SciShow, hosted by Hank Green, is a YouTube channel with over 1.5 million subscribers devoted to discussing scientific topics.  Last year, Hank posted a video wherein he discusses genetically modified organisms– what they are, why they exist, how they’re made, etcetera– which included some cherry-picked information and outright fabrications about the supposed dangers of genetic modification, in spite of the existing scientific consensus to the contrary.  It was later removed, and re-uploaded by another YouTube user– in the comments section there, Hank explains “We dropped it because we cited studies that have since been discredited.”

 Bill Nye “The Science Guy” - perhaps the most well-known science popularizer alive - supports the global warming theory while trying to scare people into thinking GMOs are harmful.


Bill Nye “The Science Guy” – perhaps the most well-known science popularizer alive – supports the global warming theory while trying to scare people into thinking GMOs are harmful.
Science education programming being used to spread pseudoscience?


But Hank and Laci Green are just a couple of online personalities– No real harm, right?

Enter Bill NyeThe Science Guy.”  Bill has been, for the most part, strongly against science denial– he has spoken against teaching creationism to children as well as climate change denial, but oddly, he breaks form when the topic is genetically modified organisms.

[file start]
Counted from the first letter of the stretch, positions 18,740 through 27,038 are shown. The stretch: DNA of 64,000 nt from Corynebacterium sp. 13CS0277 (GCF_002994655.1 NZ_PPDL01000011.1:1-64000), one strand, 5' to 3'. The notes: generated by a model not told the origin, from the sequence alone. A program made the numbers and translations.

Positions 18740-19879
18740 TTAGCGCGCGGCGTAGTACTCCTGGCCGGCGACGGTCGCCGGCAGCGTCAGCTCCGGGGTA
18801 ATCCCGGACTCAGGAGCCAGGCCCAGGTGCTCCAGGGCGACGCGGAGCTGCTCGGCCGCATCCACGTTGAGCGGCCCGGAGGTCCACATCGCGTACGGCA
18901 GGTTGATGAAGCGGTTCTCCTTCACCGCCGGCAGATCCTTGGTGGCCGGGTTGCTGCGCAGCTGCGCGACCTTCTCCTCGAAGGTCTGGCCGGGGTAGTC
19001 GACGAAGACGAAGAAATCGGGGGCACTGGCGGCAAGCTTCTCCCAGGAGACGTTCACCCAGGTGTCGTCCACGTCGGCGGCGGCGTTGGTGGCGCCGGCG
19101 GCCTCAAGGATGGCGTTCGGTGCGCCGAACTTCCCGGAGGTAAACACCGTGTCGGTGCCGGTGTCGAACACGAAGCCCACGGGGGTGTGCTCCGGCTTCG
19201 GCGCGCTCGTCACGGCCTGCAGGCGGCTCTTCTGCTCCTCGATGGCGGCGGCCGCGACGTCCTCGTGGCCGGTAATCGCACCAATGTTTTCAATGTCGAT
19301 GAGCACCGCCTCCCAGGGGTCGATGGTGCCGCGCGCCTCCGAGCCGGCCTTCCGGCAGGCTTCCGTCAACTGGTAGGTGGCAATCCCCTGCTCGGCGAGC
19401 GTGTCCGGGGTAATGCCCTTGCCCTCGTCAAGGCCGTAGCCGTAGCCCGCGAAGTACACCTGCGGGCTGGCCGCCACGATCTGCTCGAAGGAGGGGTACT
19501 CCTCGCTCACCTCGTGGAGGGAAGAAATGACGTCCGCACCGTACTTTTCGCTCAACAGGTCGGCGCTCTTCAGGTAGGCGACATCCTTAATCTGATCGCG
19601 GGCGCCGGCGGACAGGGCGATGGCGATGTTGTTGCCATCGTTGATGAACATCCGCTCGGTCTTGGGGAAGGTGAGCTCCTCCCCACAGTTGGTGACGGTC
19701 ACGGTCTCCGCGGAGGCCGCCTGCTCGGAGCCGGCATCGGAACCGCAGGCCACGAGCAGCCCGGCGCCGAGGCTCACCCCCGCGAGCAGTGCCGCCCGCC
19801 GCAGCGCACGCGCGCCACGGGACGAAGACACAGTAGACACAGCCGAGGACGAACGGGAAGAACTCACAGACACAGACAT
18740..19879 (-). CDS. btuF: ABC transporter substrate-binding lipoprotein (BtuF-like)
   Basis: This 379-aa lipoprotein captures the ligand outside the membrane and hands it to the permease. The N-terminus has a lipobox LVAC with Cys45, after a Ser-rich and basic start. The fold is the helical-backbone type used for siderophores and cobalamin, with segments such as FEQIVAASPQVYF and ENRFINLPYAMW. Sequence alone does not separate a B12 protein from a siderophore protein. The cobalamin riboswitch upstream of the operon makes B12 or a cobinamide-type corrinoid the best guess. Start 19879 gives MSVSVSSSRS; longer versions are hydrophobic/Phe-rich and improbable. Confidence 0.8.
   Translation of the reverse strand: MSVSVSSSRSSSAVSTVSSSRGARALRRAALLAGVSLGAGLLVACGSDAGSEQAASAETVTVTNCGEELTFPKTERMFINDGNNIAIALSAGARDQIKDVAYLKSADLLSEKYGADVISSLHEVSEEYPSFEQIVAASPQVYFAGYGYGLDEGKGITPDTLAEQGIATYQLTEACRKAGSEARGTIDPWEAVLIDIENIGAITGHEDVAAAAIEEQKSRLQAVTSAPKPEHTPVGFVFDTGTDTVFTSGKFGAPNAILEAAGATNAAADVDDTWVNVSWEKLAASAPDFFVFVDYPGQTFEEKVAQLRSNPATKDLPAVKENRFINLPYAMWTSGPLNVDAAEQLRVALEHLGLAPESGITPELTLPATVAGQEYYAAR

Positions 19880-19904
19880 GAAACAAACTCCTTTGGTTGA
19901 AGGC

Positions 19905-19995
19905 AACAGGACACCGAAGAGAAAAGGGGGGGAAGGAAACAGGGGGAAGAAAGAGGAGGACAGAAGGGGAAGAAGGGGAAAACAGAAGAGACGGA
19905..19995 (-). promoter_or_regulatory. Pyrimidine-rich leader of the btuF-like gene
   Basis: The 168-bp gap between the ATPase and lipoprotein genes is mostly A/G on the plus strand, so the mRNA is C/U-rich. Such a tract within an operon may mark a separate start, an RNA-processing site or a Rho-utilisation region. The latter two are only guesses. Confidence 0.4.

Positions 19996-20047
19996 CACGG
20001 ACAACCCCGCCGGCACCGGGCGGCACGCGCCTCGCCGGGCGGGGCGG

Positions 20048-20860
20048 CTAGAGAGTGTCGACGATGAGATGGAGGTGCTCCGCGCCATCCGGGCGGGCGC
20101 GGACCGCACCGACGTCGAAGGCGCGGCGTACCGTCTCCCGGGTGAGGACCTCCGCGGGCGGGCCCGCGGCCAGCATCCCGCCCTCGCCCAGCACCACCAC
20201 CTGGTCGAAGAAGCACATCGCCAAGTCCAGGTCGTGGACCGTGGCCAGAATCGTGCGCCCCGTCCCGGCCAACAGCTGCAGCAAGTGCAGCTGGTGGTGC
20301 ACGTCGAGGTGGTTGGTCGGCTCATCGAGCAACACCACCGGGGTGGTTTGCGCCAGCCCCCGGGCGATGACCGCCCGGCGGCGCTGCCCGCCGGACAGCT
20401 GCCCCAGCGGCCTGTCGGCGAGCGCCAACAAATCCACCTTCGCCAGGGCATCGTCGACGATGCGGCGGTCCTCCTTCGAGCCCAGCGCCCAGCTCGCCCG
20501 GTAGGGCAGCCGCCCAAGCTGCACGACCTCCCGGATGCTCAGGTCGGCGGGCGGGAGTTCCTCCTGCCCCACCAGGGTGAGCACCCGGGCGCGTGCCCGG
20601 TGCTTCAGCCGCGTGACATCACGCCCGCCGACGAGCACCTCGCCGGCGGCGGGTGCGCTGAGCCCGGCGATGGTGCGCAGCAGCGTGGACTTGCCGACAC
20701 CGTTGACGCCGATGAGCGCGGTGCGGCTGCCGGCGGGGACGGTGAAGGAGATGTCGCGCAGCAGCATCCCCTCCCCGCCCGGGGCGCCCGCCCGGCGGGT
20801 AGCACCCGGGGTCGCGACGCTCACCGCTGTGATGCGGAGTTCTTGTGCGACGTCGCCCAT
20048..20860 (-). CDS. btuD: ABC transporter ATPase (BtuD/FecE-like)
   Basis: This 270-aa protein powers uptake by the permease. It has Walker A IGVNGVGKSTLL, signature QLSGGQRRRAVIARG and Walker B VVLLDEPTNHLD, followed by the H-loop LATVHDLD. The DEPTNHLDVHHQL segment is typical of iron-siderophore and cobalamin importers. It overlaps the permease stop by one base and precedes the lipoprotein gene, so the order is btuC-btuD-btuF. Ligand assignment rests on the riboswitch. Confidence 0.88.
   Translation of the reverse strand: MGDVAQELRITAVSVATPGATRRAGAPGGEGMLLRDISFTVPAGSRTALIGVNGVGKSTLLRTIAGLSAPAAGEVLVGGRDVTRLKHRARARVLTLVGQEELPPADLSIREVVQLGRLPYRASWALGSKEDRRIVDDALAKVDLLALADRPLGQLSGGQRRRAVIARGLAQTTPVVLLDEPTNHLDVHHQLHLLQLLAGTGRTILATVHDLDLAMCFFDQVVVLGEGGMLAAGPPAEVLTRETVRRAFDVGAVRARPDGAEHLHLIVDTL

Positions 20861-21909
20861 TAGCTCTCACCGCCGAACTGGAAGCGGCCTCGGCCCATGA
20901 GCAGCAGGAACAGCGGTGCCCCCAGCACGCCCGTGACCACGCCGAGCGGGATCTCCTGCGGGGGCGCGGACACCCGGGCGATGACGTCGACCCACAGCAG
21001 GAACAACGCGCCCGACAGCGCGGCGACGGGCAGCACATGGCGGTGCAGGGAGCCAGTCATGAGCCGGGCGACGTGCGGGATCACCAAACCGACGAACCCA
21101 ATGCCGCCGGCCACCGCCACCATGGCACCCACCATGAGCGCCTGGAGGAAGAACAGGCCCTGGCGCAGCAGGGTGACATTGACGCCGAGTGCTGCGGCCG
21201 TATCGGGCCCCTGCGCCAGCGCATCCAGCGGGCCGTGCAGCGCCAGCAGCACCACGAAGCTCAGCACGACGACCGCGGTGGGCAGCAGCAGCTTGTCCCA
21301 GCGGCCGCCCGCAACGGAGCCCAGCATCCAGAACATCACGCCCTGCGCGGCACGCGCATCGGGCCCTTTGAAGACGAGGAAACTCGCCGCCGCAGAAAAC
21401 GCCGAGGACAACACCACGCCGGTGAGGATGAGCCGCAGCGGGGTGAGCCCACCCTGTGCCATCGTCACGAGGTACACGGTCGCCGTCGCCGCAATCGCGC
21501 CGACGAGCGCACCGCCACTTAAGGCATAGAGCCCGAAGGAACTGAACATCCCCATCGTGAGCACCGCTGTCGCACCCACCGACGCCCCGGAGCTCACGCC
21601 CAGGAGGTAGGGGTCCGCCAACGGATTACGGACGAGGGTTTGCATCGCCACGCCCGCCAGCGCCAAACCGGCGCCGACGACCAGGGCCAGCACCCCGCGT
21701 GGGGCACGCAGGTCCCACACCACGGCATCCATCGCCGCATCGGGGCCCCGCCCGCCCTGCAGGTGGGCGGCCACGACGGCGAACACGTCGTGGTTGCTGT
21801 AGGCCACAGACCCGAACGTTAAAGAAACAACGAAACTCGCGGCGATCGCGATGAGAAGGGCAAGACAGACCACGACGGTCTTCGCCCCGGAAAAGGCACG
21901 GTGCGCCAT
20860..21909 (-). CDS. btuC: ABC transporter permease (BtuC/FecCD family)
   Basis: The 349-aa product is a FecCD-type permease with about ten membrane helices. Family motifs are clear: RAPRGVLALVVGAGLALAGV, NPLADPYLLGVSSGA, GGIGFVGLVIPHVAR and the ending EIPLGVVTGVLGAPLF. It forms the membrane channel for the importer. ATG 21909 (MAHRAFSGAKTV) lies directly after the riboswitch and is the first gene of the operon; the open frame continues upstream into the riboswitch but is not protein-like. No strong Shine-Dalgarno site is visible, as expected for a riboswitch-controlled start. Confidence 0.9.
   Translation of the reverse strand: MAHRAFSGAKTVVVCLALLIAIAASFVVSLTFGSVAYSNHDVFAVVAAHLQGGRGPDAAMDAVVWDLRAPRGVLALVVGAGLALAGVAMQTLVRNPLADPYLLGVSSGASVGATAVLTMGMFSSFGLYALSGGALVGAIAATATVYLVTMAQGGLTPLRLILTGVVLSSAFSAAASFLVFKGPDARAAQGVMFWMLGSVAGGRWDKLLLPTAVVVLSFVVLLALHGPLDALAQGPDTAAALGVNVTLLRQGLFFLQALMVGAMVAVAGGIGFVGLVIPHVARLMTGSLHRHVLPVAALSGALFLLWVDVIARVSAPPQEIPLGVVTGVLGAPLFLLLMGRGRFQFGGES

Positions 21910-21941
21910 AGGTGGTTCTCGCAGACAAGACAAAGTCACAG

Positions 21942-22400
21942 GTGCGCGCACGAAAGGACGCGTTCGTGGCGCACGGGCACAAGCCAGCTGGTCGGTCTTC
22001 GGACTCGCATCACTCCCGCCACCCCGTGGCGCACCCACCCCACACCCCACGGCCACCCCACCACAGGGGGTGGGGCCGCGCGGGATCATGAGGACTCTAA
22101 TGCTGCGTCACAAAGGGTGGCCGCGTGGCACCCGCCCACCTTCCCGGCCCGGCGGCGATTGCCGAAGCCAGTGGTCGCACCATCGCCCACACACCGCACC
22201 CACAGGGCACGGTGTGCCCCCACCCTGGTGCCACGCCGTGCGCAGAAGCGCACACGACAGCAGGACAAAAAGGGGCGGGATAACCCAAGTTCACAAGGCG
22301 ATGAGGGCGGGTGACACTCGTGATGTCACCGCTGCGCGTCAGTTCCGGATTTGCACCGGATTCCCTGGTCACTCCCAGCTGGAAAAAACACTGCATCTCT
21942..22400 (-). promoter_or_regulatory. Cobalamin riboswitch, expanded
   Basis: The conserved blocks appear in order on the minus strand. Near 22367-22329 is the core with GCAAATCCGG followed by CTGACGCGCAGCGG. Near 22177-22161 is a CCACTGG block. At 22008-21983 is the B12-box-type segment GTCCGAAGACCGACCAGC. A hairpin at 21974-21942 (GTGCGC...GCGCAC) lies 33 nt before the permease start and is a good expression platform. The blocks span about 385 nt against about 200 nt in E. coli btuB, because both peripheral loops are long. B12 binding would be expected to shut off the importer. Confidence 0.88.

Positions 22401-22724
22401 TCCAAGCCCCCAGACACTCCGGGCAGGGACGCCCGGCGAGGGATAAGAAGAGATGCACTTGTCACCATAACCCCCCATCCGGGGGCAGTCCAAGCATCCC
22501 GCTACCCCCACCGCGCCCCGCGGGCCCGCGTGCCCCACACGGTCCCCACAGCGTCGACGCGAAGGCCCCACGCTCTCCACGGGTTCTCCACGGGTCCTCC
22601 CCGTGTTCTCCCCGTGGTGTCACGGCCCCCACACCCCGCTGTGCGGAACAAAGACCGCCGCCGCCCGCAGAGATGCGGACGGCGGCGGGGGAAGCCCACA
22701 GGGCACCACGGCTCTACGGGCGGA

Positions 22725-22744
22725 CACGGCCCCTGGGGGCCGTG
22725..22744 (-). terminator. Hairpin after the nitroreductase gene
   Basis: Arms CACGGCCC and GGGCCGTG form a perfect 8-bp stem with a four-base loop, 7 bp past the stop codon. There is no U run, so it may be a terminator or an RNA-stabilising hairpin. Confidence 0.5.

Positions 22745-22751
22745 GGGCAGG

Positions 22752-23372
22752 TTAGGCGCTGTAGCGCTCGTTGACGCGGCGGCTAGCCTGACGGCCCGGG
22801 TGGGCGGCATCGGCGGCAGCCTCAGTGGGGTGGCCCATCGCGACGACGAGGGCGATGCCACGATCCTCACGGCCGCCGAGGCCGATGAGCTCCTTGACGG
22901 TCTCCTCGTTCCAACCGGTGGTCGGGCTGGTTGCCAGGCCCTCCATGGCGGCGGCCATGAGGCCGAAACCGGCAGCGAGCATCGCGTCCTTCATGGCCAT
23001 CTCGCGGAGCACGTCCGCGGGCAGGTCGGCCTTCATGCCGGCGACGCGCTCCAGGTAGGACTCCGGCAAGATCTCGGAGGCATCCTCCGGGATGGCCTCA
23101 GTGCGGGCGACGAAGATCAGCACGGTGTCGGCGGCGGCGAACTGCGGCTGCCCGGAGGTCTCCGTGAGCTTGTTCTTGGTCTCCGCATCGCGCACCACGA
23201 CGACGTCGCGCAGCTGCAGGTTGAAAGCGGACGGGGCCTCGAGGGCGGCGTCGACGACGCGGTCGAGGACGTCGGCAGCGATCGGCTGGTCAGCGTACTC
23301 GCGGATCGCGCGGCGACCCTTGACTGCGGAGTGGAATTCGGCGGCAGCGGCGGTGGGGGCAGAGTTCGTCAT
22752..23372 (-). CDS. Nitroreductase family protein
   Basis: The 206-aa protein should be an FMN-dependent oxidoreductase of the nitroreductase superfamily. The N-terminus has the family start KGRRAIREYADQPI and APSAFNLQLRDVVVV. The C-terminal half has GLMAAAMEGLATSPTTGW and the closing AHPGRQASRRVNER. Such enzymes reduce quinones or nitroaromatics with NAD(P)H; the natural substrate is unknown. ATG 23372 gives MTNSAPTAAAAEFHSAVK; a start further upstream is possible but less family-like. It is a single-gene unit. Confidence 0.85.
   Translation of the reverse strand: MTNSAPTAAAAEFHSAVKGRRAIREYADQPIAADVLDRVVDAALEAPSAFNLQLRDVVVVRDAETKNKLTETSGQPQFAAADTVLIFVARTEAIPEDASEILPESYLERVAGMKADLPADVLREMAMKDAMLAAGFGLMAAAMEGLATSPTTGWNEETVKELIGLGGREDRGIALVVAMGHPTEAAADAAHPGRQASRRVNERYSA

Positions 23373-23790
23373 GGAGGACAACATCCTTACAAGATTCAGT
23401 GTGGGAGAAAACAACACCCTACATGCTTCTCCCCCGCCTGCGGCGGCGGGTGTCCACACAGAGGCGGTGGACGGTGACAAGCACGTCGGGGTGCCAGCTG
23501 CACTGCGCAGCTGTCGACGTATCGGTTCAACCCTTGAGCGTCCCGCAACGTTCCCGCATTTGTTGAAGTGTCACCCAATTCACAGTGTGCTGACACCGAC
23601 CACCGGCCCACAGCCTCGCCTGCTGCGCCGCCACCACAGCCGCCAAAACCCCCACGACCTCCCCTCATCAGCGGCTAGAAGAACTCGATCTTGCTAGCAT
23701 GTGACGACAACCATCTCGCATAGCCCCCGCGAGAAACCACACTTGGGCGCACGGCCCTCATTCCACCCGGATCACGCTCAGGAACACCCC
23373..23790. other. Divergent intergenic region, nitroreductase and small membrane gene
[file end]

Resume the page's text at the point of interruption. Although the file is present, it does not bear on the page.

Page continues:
Let that sink in for a moment– perhaps the most well-known science popularizer alive, Bill Nye, trying to scare people into thinking GMOs are harmful.

That’s a far cry from some preacher doing the same thing because it conflicts with his religious dogma.  It’s science education programming being used to spread pseudoscience, and the consequences could be devastating.

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Skeptic Presents: Get Your Guru Going

Via Skeptic Magazine

In this video — the fifth in our series of videos that promote science and critical thinking through the use of humor, wit, and satire — we present a Con Academy mini course in the techniques of New Age Spiritual Gurutry.

If you missed our first four videos, check them out:

Why People Believe Invisible Agents Control the World

A Skeptic’s take on souls, spirits, ghosts, gods, demons, angels, aliens and other invisible powers that be

Michael ShermerBy Michael Shermer via Scientific American

Souls, spirits, ghosts, gods, demons, angels, aliens, intelligent designers, government conspirators, and all manner of invisible agents with power and intention are believed to haunt our world and control our lives. Why?

Our human tendency to find meaningful patterns in meaningless noise causes us to see this face on Mars.